Beyond our solar system.

If it did take until around about now (in terms of numbers of stars in universe with heavy atom planets) for complex life to form, it's not really surprising others haven' visited us. It's paradoxical why Fermi expected them to have visited us when we haven't visited them.

Space is big. Really really big. You just won't believe how vastly, hugely, mind- bogglingly big it is. I mean, you may think it's a long way down the road to the chemist's, but that's just peanuts to space.

Comment: Re: Progenitors? (Score 1) 686

by presidenteloco (#47219973) Attached to: Aliens and the Fermi Paradox

Language (and before that no doubt complex gesturing) was one of the hallmarks of the flourishing of significantly greater intelligence in humans. As soon as you have those, every generation need not learn from scratch again, but can be taught by the previous generation (and by each other.)

That's one of the key advantages of intelligence: a means of communicating leading to mutually beneficial cooperation of individual organisms. Cultural learning is much faster than genetic-selection learning.

Comment: Re:Progenitors? (Score 3, Insightful) 686

by presidenteloco (#47219757) Attached to: Aliens and the Fermi Paradox

One detail you miss is that when each step happens once, it reduces the probability of the same kind of step happening again locally, because the first occurrence is a competitor for the would-be second, and has a time advantage to have evolved to be a better competitor, or an assimilator. Remember, life is about pattern competition, and pattern amalgamation (if more effective than competition at prolonging the sub-patterns.)

Life is about information patterns competing with each other to pattern the matter and energy which both surrounds and hosts the information.

Probably quite likely to happen, so long as there is enough structural and functional vocabulary (molecular variety and molecular combination variety) for embodied information to have probable mechanisms for enacting their 3D printing. Oh and just enough thermodynamic free energy and gravity so that stuff comes together about as often as it blows apart. Oh and another probable requirement is a region (such as but not exclusively) Earth's surface region, where common elements exist in all three of gaseous, liquid, and solid form and can sometimes transition in phase. This latter condition is again part of ensuring there can be enough structural and functional vocabulary to make the mechanisms (containment in solid or semi-solid structure, flow of energy-transferring and material-transferring contained gases and fluids.)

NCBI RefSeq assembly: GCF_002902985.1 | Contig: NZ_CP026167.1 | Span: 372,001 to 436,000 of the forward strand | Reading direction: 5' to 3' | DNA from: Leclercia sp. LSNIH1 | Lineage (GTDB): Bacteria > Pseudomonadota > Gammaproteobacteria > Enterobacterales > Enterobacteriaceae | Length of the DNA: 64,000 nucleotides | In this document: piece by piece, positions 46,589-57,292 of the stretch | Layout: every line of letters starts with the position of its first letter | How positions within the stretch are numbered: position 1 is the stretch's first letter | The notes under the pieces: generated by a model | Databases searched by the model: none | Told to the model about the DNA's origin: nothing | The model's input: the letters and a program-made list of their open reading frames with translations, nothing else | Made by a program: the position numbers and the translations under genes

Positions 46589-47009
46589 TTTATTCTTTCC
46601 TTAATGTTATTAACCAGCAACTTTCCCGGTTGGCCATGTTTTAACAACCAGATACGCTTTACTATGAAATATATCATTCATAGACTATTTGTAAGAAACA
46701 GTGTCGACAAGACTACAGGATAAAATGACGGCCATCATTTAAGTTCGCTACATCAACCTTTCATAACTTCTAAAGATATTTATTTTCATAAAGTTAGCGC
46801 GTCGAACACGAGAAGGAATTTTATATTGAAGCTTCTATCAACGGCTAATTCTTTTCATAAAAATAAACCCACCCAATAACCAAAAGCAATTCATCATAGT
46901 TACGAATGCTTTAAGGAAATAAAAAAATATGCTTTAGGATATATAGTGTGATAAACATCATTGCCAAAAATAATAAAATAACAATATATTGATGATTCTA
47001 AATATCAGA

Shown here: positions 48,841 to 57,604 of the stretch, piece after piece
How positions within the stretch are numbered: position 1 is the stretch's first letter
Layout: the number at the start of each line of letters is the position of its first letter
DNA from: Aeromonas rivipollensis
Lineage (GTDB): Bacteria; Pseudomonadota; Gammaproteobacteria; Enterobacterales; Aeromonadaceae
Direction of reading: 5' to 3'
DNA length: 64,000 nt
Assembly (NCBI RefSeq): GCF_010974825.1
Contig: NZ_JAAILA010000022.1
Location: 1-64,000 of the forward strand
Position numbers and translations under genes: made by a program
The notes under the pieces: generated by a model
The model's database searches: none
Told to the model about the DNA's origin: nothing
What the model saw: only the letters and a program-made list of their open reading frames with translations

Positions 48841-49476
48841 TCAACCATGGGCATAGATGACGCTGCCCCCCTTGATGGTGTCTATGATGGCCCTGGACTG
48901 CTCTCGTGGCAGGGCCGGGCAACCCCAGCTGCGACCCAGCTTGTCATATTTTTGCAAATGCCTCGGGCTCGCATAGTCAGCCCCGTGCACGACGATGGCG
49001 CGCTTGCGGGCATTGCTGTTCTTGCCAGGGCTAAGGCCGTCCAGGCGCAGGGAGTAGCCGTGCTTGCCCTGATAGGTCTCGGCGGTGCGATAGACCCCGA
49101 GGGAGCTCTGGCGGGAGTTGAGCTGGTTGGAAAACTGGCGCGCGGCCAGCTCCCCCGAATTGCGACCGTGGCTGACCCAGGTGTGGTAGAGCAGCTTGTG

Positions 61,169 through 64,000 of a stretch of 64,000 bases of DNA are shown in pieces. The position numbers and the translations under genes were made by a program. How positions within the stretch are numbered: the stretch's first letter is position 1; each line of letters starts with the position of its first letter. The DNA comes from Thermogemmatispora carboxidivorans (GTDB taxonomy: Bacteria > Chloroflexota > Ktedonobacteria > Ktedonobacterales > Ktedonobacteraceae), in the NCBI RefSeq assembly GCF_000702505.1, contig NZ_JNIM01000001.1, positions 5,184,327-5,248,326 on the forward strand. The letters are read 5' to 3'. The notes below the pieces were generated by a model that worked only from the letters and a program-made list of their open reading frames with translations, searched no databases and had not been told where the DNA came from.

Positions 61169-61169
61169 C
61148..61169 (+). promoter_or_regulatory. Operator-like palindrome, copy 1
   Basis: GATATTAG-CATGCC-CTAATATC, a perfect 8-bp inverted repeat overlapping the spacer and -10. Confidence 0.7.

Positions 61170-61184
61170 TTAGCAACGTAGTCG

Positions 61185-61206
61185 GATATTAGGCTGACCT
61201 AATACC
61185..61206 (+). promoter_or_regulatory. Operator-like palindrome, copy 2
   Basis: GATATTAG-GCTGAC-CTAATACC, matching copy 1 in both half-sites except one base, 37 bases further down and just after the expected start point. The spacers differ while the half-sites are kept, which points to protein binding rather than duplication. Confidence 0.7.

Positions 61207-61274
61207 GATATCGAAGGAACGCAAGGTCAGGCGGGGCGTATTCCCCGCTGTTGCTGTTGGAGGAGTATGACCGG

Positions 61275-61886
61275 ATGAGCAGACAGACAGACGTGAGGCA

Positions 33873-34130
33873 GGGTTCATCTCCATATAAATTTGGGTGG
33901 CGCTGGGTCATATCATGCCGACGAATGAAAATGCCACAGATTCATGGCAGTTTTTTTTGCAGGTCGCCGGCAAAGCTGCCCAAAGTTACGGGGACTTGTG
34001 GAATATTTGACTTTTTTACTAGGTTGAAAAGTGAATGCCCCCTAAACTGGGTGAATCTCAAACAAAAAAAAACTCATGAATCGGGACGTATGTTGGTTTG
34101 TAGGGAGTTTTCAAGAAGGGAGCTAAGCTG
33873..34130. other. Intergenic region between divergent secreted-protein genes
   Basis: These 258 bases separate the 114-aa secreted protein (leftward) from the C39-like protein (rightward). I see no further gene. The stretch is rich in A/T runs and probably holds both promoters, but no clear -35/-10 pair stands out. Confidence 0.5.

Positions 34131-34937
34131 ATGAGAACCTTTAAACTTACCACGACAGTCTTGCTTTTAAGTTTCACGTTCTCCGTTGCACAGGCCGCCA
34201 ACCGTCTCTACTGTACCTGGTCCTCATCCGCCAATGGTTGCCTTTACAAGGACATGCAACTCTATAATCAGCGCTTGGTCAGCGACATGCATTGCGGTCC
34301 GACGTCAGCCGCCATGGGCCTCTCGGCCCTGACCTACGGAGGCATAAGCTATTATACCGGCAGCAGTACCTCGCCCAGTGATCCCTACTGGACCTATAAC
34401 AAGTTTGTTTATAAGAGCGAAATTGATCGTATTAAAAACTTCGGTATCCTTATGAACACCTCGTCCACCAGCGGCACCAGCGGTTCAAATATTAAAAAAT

Comment: Re:Progenitors? (Score 4, Interesting) 686

by presidenteloco (#47219711) Attached to: Aliens and the Fermi Paradox

You are right. We don't know for sure.
But a large variety of elements with fundamentally different properties (different masses, different chemical bonding properties) yields a large vocabulary of different molecules with widely differing properties. This large vocabulary of structure allows for a large vocabulary of function, increasing the number of ways in which self-sustaining reaction groups (and eventually life) could occur.

Comment: Re:Battery Life (Score 5, Interesting) 376

by presidenteloco (#47207179) Attached to: Theater Chain Bans Google Glass

This kind of technology is obviously going to evolve, and have better battery life, not to mention, increased miniaturization.

It's going to get interesting once people (other than CIA operatives) start wearing camera+audio recorder technology that masquerades as stylish jewelry, or a baseball cap http://www.amazon.com/Baseball....

I suspect that we're going to have to give up on being able to reliably ban such stuff.

That doesn't mean that certain uses of it won't still legitimately be considered douchebaggery.